Jim Milliot

Jim was the editor of the trade publishing newsletter BP Report in 1993 when PW publisher Fred Ciporen invited him to lunch. The result: Jim became PW’s business editor; soon he was appointed news editor. Jim was involved with several newsletters, which eventually, under editor-in-chief Sara Nelson, became PW Daily, today boasting more than 40,000 daily subscribers. Jim launched or helped launch many innovative regular features, from “fast-growing indie publishers” to the annual Salary Surveys and Person of the Year feature. In 2010, when George Slowik Jr. took ownership of PW, Jim was named, along with Michael Coffey, v-p and co-editorial director, and has been sole editorial director since Coffey stepped down in 2014. Most importantly, Jim’s steady and reliable coverage of the financial reports of publishers, retailers, and wholesalers as well as analyses of industry trends has provided readers over the years with an invaluable and unmatched view of an industry’s well-being.

Diane Roback

Diane began at PW as a freelancer for Jean F. Mercier, then PW’s children’s editor. At the time PW had no children’s department per se, just the annual spring and fall children’s announcements issues, and two pages of reviews each week, all written by Mercier. When Mercier retired in 1986, John F. Baker hired Diane as children’s book editor, and she started a department in the magazine called Children’s Book Scene, with articles about children’s publishers and authors. In 1988, she inaugurated the first national children’s bestseller list. She also set up a reviews department that relied on a group of freelance reviewers in the way that adult Forecasts had long used them. When PW expanded its digital offerings, Diane began a newsletter in 2005 called Children’s Bookshelf, providing more in-depth and frequent coverage of children’s book news and trends. It quickly became the main source for news in the children’s industry, currently with 33,000 subscribers and 81,000 Twitter followers. The children’s department, now with a staff of five, serves the very strong children’s publishing sector and continues to generate important revenue for PW. Diane also initiated and for many years oversaw, the magazine’s general Twitter feed, which now has more than 800,000 followers.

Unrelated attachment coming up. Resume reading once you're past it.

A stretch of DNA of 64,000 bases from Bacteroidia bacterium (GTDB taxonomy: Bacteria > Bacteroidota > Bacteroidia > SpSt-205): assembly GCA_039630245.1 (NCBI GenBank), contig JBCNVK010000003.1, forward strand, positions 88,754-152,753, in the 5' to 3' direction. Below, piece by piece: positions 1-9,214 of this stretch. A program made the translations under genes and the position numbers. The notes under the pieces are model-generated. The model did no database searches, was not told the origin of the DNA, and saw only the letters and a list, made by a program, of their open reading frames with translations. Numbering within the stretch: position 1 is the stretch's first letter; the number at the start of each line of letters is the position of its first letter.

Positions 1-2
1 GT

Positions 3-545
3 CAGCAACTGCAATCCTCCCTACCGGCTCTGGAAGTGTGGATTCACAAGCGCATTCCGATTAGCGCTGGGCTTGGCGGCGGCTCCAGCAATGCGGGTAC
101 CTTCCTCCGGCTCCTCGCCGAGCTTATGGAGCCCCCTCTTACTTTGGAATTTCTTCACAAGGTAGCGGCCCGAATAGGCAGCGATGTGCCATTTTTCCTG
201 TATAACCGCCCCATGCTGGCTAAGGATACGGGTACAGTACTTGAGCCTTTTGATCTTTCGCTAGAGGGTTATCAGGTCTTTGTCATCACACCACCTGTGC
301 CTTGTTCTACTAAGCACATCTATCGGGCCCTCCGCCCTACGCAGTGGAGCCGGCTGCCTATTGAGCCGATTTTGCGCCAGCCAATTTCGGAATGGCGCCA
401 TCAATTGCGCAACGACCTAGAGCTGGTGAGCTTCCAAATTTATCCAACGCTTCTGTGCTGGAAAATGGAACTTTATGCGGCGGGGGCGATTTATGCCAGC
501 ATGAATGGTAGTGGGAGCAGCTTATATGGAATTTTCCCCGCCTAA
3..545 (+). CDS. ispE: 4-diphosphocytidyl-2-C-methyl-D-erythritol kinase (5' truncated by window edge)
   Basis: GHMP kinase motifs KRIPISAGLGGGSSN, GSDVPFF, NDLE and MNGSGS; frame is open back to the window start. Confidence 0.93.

Calvin Reid

Calvin was hired in 1987 as assistant news editor at PW after working for nearly five years as a typist/production editor at PW’s former sister publication, Library Journal. He worked as the assistant to longtime PW news editor Madalynne Reuter, and was promoted to associate editor in 1988; he continued to grow the magazine’s comics coverage with the help of freelance pop culture journalist Douglas Wolk, who was instrumental in the early expansion of PW’s coverage of graphic novel publishing. By 2005 he was senior news editor. In that same year, he was named coeditor (along with Heidi MacDonald) of PW Comics Week, a weekly newsletter on graphic novel publishing, which later became PW Comics World, a twice-a-month newsletter. In 2011 Reid became cohost (along with cohost Heidi Mac­Donald and producer Kate Fitzsimons) on More to Come, PW’s weekly podcast on comics and graphic novel publishing. It is no wonder that Paul Levitz, former president of DC Comics, elsewhere in this issue credits the coverage Reid initiated in PW for playing a huge role in the phenomenal growth of the comics and graphic novel categories.